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Heavy metal content of ayurvedic herbal medicine products.
JAMA 2004; 292(23):2868-73JAMA

Abstract

CONTEXT

Lead, mercury, and arsenic intoxication have been associated with the use of Ayurvedic herbal medicine product (HMPs).

OBJECTIVES

To determine the prevalence and concentration of heavy metals in Ayurvedic HMPs manufactured in South Asia and sold in Boston-area stores and to compare estimated daily metal ingestion with regulatory standards.

DESIGN AND SETTING

Systematic search strategy to identify all stores 20 miles or less from Boston City Hall that sold Ayurvedic HMPs from South Asia by searching online Yellow Pages using the categories markets, supermarkets, and convenience stores, and business names containing the word India, Indian cities, and Indian words. An online national directory of Indian grocery stores, a South Asian community business directory, and a newspaper were also searched. We visited each store and purchased all unique Ayurvedic HMPs between April 25 and October 24, 2003.

MAIN OUTCOME MEASURES

Concentrations (microg/g) of lead, mercury, and arsenic in each HMP as measured by x-ray fluorescence spectroscopy. Estimates of daily metal ingestion for adults and children estimated using manufacturers' dosage recommendations with comparisons to US Pharmacopeia and US Environmental Protection Agency regulatory standards.

RESULTS

A total of 14 (20%) of 70 HMPs (95% confidence interval, 11%-31%) contained heavy metals: lead (n = 13; median concentration, 40 microg/g; range, 5-37,000), mercury (n = 6; median concentration, 20,225 microg/g; range, 28-104,000), and/or arsenic (n = 6; median concentration, 430 microg/g; range, 37-8130). If taken as recommended by the manufacturers, each of these 14 could result in heavy metal intakes above published regulatory standards.

CONCLUSIONS

One of 5 Ayurvedic HMPs produced in South Asia and available in Boston South Asian grocery stores contains potentially harmful levels of lead, mercury, and/or arsenic. Users of Ayurvedic medicine may be at risk for heavy metal toxicity, and testing of Ayurvedic HMPs for toxic heavy metals should be mandatory.

Authors+Show Affiliations

Division for Research and Education in Complementary and Integrative Medical Therapies, Osher Institute, Harvard Medical School, Boston, USA. robert.saper@bmc.orgNo affiliation info availableNo affiliation info availableNo affiliation info availableNo affiliation info availableNo affiliation info availableNo affiliation info available

Pub Type(s)

Journal Article
Research Support, Non-U.S. Gov't
Research Support, U.S. Gov't, P.H.S.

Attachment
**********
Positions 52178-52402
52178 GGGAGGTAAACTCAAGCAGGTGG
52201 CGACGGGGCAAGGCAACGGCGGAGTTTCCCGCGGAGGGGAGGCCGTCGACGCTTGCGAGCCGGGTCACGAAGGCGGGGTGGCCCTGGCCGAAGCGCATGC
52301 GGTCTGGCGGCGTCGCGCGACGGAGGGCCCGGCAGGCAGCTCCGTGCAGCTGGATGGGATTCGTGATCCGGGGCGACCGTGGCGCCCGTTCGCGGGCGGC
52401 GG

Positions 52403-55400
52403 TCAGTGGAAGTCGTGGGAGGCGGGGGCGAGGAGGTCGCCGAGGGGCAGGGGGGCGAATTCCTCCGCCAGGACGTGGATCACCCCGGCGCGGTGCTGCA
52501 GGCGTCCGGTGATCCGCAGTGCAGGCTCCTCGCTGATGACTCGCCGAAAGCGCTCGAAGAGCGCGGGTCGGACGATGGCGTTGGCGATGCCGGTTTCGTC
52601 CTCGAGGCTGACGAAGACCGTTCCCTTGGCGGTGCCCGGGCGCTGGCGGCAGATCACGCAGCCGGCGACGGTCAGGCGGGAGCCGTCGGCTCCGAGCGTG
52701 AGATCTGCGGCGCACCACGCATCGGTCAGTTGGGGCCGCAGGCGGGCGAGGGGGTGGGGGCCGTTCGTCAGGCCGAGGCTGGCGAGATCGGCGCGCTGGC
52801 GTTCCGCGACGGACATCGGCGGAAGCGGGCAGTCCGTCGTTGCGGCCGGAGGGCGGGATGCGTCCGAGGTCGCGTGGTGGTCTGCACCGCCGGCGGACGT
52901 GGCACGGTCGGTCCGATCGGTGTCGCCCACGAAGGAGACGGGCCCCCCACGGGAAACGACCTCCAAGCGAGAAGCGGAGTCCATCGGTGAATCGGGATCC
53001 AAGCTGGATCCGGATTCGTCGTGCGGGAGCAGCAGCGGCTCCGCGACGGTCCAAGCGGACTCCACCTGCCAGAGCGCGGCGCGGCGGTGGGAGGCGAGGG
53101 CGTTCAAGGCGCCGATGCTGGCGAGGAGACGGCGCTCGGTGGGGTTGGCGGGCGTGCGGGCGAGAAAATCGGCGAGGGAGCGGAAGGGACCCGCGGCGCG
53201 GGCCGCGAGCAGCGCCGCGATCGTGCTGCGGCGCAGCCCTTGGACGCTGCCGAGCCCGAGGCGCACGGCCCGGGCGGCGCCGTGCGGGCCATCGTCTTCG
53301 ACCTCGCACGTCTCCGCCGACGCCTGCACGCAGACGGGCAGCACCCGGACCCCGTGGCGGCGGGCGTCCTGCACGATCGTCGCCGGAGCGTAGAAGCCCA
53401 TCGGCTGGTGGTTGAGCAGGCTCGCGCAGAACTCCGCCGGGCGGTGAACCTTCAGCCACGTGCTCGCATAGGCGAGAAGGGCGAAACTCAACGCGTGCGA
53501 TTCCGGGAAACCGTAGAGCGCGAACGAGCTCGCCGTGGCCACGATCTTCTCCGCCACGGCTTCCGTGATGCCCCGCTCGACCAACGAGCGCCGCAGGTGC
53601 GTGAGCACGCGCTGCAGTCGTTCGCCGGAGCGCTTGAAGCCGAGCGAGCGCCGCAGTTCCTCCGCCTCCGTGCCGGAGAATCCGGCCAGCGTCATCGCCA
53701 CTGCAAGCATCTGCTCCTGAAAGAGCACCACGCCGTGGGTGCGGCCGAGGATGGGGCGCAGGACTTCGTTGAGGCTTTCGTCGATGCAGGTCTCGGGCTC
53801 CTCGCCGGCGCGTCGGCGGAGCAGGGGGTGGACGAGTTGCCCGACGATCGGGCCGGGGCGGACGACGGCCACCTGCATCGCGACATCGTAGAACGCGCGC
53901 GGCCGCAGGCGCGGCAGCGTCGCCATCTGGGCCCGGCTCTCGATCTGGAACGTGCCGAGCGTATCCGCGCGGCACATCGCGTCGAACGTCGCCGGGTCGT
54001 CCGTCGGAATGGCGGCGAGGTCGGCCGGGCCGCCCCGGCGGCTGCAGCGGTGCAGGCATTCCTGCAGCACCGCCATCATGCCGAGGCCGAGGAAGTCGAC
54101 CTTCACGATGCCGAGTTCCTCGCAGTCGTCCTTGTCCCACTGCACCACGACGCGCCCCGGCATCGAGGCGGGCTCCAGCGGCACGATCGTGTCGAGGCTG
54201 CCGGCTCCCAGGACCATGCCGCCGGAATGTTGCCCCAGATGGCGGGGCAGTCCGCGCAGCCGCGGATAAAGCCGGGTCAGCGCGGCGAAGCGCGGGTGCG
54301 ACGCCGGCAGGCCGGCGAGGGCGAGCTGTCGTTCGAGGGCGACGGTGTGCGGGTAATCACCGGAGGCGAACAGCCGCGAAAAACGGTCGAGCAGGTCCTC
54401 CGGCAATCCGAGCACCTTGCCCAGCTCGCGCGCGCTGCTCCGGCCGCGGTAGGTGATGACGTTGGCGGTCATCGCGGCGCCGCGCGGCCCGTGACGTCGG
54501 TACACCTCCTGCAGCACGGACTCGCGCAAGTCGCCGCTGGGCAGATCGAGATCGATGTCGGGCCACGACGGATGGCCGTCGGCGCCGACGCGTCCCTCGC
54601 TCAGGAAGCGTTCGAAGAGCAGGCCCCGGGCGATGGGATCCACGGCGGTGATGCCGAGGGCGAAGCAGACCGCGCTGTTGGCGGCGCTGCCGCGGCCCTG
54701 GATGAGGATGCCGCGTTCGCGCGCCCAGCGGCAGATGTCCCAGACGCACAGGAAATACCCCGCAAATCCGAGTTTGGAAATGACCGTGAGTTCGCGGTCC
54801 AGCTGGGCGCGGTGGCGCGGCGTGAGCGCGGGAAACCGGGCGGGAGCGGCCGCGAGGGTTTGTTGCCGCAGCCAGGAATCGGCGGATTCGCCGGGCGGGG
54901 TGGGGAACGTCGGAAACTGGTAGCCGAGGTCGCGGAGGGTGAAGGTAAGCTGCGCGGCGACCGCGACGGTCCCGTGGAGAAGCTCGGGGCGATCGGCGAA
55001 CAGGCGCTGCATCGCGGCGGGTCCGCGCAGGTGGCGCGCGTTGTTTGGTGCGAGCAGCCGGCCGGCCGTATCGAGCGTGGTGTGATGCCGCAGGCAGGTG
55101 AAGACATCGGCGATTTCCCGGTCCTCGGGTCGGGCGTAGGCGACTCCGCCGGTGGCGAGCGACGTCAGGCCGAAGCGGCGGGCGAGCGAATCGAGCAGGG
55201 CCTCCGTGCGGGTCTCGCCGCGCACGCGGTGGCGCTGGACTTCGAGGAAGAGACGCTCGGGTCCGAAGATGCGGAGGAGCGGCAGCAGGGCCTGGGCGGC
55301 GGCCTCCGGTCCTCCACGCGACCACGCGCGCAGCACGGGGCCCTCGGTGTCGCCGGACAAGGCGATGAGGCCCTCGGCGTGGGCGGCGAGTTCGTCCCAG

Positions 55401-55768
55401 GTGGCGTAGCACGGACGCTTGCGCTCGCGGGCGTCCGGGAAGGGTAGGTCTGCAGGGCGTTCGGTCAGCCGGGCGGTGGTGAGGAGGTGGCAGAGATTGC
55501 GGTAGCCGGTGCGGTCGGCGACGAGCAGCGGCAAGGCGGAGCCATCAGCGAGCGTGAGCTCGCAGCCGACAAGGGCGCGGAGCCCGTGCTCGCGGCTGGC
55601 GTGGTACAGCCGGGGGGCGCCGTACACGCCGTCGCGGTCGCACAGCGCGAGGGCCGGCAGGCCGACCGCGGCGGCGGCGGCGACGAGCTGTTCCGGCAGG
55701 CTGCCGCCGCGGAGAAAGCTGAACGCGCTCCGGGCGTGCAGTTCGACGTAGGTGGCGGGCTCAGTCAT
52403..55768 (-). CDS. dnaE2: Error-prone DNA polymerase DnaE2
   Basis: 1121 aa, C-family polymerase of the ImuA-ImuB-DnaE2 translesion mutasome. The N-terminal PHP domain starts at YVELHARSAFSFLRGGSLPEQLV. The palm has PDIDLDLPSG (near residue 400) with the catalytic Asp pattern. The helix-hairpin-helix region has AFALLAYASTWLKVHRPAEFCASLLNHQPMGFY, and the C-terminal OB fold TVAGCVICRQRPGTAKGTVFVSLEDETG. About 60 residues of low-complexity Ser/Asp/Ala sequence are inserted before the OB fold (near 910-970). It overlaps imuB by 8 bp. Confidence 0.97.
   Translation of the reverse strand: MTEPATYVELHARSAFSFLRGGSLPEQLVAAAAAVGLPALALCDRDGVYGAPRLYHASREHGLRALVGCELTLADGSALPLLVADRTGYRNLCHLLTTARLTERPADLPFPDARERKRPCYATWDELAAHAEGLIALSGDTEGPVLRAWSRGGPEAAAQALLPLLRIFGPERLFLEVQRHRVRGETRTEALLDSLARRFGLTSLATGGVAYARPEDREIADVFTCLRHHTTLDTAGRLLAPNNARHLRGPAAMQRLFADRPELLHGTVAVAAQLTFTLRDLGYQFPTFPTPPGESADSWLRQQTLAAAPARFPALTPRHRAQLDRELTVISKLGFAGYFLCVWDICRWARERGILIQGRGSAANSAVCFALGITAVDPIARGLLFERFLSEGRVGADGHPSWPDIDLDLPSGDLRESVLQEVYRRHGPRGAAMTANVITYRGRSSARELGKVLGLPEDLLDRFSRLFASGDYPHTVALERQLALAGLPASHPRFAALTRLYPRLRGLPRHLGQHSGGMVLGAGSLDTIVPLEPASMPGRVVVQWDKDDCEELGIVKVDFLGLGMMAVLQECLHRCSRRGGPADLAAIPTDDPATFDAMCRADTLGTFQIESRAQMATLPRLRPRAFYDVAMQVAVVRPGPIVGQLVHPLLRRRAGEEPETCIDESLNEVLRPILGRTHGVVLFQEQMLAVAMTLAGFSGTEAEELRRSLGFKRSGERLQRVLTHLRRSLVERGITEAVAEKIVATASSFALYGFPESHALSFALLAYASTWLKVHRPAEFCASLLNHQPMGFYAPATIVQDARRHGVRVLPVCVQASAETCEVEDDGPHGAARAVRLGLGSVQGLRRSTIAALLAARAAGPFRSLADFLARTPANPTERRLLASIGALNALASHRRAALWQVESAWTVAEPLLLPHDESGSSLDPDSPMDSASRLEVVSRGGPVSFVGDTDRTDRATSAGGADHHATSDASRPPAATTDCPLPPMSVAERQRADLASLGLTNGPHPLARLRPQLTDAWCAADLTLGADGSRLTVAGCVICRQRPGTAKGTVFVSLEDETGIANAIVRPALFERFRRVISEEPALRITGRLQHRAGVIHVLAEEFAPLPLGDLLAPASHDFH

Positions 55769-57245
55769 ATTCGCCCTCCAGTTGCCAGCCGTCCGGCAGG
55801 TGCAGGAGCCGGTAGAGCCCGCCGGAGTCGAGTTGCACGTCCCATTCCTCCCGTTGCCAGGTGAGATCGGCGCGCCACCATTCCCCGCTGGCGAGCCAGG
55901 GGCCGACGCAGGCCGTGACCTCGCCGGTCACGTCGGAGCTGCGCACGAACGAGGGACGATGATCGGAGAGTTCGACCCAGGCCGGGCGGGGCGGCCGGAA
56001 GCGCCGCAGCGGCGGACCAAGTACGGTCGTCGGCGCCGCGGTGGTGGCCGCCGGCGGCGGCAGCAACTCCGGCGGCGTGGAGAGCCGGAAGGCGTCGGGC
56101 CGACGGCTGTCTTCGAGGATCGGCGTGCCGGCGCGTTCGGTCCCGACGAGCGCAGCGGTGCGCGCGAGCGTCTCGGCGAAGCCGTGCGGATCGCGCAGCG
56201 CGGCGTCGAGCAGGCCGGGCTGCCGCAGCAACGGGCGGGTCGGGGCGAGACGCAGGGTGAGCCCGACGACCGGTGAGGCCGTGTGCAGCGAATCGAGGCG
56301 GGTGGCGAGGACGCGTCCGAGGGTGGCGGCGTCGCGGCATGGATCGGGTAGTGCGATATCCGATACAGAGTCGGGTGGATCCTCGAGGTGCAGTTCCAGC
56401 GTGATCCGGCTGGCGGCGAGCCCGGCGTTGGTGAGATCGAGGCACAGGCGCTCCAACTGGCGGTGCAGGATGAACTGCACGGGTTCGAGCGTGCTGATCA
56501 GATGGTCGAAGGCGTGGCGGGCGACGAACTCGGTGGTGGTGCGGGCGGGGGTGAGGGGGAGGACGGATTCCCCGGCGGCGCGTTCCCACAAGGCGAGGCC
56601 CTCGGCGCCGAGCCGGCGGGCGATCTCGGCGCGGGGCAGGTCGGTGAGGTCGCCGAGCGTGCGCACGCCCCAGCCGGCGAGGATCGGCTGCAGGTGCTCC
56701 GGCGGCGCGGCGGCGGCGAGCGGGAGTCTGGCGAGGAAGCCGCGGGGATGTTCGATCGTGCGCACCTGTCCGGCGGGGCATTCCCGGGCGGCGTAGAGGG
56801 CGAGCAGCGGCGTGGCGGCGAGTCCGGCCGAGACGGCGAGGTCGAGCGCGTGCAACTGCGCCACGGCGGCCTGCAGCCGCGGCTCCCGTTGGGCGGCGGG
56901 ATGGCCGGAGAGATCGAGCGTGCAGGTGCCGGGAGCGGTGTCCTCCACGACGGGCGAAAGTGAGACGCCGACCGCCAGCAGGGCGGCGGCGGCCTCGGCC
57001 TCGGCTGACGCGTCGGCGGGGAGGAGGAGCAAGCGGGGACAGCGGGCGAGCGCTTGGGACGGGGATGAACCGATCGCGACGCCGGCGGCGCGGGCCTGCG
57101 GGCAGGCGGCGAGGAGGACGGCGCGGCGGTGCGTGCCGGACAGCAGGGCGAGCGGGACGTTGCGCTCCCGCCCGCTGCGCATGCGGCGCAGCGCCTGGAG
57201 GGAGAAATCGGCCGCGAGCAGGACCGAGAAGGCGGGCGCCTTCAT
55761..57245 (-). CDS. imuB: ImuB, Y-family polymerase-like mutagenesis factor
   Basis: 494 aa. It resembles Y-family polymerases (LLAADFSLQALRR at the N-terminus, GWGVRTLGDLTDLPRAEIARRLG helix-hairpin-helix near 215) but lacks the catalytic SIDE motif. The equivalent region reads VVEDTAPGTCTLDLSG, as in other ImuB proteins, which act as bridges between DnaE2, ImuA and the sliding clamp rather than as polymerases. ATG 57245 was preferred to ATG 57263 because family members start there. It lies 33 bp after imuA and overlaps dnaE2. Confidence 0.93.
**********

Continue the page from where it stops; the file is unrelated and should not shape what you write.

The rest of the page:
Language

eng

PubMed ID

15598918

Citation

Saper, Robert B., et al. "Heavy Metal Content of Ayurvedic Herbal Medicine Products." JAMA, vol. 292, no. 23, 2004, pp. 2868-73.
Saper RB, Kales SN, Paquin J, et al. Heavy metal content of ayurvedic herbal medicine products. JAMA. 2004;292(23):2868-73.
Saper, R. B., Kales, S. N., Paquin, J., Burns, M. J., Eisenberg, D. M., Davis, R. B., & Phillips, R. S. (2004). Heavy metal content of ayurvedic herbal medicine products. JAMA, 292(23), pp. 2868-73.
Saper RB, et al. Heavy Metal Content of Ayurvedic Herbal Medicine Products. JAMA. 2004 Dec 15;292(23):2868-73. PubMed PMID: 15598918.
* Article titles in AMA citation format should be in sentence-case
TY - JOUR T1 - Heavy metal content of ayurvedic herbal medicine products. AU - Saper,Robert B, AU - Kales,Stefanos N, AU - Paquin,Janet, AU - Burns,Michael J, AU - Eisenberg,David M, AU - Davis,Roger B, AU - Phillips,Russell S, PY - 2004/12/16/pubmed PY - 2004/12/18/medline PY - 2004/12/16/entrez SP - 2868 EP - 73 JF - JAMA JO - JAMA VL - 292 IS - 23 N2 - CONTEXT: Lead, mercury, and arsenic intoxication have been associated with the use of Ayurvedic herbal medicine product (HMPs). OBJECTIVES: To determine the prevalence and concentration of heavy metals in Ayurvedic HMPs manufactured in South Asia and sold in Boston-area stores and to compare estimated daily metal ingestion with regulatory standards. DESIGN AND SETTING: Systematic search strategy to identify all stores 20 miles or less from Boston City Hall that sold Ayurvedic HMPs from South Asia by searching online Yellow Pages using the categories markets, supermarkets, and convenience stores, and business names containing the word India, Indian cities, and Indian words. An online national directory of Indian grocery stores, a South Asian community business directory, and a newspaper were also searched. We visited each store and purchased all unique Ayurvedic HMPs between April 25 and October 24, 2003. MAIN OUTCOME MEASURES: Concentrations (microg/g) of lead, mercury, and arsenic in each HMP as measured by x-ray fluorescence spectroscopy. Estimates of daily metal ingestion for adults and children estimated using manufacturers' dosage recommendations with comparisons to US Pharmacopeia and US Environmental Protection Agency regulatory standards. RESULTS: A total of 14 (20%) of 70 HMPs (95% confidence interval, 11%-31%) contained heavy metals: lead (n = 13; median concentration, 40 microg/g; range, 5-37,000), mercury (n = 6; median concentration, 20,225 microg/g; range, 28-104,000), and/or arsenic (n = 6; median concentration, 430 microg/g; range, 37-8130). If taken as recommended by the manufacturers, each of these 14 could result in heavy metal intakes above published regulatory standards. CONCLUSIONS: One of 5 Ayurvedic HMPs produced in South Asia and available in Boston South Asian grocery stores contains potentially harmful levels of lead, mercury, and/or arsenic. Users of Ayurvedic medicine may be at risk for heavy metal toxicity, and testing of Ayurvedic HMPs for toxic heavy metals should be mandatory. SN - 1538-3598 UR - https://www.unboundmedicine.com/medline/citation/15598918/full_citation L2 - https://jamanetwork.com/journals/jama/fullarticle/10.1001/jama.292.23.2868 DB - PRIME DP - Unbound Medicine ER -